Chapter 14: Acting on Oneself with the Reflexive 213
Chapter 15: Using the Passive Voice 227
Chapter 16: It’s All Relative: Making Comparisons 237
Chapter 17: Just Say "No": Negative Words and Expressions 249
Part IV: Talking about the Past or Future 261
Chapter 18: Looking Back with the Preterit 263
Chapter 19: Describing Ongoing Past Action with the Imperfect 281
Chapter 20: Projecting Forward with the Future Tense 295
Chapter 21: Forming Compound Tenses with the Helping Verb Haber 305
Part V: Expressing Conditions and Giving Commands 319
Chapter 22: Wondering "What If" with the Conditional Mood 321
Chapter 23: Taking Command with the Imperative Mood 329
Part VI: The Part of Tens 345
Chapter 24: Ten Common Spanish Grammar Mistakes (And How to Avoid Them) 347
Chapter 25: Ten Useful Spanish Idioms 353
Cheat Sheet for Spanish Grammar For Dummies
From Spanish Grammar For Dummies by Cecie Kraynak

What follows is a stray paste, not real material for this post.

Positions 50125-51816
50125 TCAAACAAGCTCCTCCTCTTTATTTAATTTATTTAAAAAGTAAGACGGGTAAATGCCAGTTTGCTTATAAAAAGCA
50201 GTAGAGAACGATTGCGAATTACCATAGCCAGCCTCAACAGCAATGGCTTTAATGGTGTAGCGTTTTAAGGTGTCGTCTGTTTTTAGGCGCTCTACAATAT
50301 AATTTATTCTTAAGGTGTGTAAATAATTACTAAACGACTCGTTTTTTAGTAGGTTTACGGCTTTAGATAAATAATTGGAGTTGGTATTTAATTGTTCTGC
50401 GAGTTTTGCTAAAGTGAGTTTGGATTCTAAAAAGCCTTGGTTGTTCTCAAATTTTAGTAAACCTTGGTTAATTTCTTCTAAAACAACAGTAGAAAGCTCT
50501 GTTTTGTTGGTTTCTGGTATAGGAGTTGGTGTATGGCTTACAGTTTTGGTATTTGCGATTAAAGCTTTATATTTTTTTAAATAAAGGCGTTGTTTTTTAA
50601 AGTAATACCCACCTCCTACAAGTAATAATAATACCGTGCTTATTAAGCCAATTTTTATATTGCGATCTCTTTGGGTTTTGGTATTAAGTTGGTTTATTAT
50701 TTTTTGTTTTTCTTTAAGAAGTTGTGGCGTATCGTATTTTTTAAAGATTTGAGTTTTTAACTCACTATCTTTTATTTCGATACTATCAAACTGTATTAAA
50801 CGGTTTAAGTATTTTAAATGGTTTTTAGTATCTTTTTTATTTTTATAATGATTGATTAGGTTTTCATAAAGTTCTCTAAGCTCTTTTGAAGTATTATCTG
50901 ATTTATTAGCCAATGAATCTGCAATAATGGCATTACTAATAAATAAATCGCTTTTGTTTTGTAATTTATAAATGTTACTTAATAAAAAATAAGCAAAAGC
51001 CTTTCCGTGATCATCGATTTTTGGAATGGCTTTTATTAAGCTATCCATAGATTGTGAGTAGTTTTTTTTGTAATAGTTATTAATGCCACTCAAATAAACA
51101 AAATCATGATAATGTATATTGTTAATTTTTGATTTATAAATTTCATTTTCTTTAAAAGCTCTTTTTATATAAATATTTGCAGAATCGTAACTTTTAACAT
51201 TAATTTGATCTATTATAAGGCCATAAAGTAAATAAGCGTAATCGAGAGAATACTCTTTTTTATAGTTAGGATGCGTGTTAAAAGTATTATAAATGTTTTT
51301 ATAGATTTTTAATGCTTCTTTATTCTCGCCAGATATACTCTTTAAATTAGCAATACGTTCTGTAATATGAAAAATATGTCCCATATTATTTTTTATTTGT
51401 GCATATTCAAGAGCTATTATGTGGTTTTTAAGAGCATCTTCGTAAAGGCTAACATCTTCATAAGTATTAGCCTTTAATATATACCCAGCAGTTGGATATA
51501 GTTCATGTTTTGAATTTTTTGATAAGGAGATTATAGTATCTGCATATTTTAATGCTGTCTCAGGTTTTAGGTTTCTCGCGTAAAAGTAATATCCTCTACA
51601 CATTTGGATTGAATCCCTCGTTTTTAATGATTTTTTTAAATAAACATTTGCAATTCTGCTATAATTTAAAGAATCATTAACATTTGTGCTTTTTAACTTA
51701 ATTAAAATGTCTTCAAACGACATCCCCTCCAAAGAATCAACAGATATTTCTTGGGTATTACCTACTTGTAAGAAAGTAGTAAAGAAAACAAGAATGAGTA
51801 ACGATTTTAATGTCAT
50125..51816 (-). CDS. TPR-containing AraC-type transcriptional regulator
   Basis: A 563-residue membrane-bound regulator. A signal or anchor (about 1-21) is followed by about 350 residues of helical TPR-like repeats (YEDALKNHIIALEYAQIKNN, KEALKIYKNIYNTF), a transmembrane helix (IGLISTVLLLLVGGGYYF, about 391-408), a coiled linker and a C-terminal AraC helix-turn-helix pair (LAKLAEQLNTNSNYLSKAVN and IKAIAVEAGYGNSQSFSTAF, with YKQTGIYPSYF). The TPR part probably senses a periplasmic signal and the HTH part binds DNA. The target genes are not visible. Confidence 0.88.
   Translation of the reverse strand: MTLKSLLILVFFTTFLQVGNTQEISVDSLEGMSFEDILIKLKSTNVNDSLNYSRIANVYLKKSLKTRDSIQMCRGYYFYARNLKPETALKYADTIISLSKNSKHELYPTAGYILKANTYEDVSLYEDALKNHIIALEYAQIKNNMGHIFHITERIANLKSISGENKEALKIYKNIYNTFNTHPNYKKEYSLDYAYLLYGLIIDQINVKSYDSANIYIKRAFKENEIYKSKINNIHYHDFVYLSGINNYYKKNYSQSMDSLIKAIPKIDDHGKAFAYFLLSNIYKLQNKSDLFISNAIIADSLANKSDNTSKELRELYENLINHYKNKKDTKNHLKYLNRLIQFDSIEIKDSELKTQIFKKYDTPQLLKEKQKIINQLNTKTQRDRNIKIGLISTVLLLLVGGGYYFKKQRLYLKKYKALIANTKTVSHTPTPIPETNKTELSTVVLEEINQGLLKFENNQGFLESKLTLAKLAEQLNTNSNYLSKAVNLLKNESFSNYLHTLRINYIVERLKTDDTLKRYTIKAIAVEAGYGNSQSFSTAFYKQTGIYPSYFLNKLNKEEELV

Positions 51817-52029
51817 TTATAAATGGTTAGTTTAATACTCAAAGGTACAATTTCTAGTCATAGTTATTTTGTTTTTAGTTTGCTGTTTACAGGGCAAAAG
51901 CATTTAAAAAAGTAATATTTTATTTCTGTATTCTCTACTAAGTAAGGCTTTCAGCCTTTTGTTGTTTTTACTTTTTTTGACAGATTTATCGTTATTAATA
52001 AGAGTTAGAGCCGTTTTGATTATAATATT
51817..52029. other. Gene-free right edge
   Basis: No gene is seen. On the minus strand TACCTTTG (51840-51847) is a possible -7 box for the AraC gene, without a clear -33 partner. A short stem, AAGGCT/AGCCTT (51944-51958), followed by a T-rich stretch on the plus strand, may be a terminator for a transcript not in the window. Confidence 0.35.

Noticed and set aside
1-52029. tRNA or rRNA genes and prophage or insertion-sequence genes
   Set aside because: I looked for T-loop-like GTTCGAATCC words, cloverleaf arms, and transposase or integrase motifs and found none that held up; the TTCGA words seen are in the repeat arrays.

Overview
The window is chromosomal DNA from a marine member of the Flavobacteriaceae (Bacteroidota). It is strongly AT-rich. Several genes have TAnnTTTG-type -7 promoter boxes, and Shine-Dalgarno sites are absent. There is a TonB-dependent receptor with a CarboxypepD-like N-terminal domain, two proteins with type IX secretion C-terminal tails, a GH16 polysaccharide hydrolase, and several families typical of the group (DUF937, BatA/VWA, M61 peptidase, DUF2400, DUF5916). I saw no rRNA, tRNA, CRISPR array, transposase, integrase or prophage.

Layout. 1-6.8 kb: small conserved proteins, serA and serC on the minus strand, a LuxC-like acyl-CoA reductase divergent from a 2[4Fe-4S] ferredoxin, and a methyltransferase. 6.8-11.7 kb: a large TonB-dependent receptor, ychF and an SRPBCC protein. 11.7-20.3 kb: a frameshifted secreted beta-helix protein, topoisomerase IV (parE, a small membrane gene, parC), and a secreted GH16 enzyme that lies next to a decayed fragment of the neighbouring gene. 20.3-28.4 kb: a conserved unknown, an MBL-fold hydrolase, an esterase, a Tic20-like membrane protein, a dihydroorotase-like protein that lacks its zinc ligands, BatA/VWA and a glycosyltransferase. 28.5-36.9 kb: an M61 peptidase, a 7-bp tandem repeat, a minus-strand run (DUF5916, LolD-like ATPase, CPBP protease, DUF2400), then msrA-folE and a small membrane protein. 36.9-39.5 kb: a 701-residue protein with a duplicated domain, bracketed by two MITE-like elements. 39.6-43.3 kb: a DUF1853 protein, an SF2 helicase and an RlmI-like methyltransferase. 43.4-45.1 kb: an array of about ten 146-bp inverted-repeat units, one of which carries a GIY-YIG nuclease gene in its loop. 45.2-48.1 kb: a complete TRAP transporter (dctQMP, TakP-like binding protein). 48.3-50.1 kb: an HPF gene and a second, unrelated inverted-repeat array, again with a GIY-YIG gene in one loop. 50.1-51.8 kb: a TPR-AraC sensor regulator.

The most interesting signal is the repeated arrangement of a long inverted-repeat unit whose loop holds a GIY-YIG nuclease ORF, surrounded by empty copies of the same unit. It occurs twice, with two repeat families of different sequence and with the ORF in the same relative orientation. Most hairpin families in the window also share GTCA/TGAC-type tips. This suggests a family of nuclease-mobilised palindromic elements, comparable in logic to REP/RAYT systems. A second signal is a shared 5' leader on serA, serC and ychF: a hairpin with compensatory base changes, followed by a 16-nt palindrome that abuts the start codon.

Spanish grammar covers a lot of territory. To start writing grammatically correct sentences in the present tense, you need to know about masculine and feminine nouns, adjectives, and regular verbs in Spanish
Telling a Masculine Noun from a Feminine Noun in Spanish
In Spanish grammar, you need to be able to distinguish a noun's gender (either masculine or feminine) so that you can use the correct gender of any article or adjective that describes it. You can follow some simple guidelines to help you identify a Spanish noun's gender.
Masculine nouns include the following:
• Most nouns that end in -o, such as año (year)
• Nouns that identify males, such as tío (uncle)
• Nouns that end in -aje or -ambre, such as equipaje (luggage) and alambre (wire)
• Certain nouns that end in -or or -án, such as amor (love) and champán (champagne)
• Nouns that end in -ama, -ema, -oma, -ma, or -ía, such as programa (program) and dilema (dilemma)
• Days of the week and months of the year
• Colors used as nouns
• Names of languages, rivers, seas, and oceans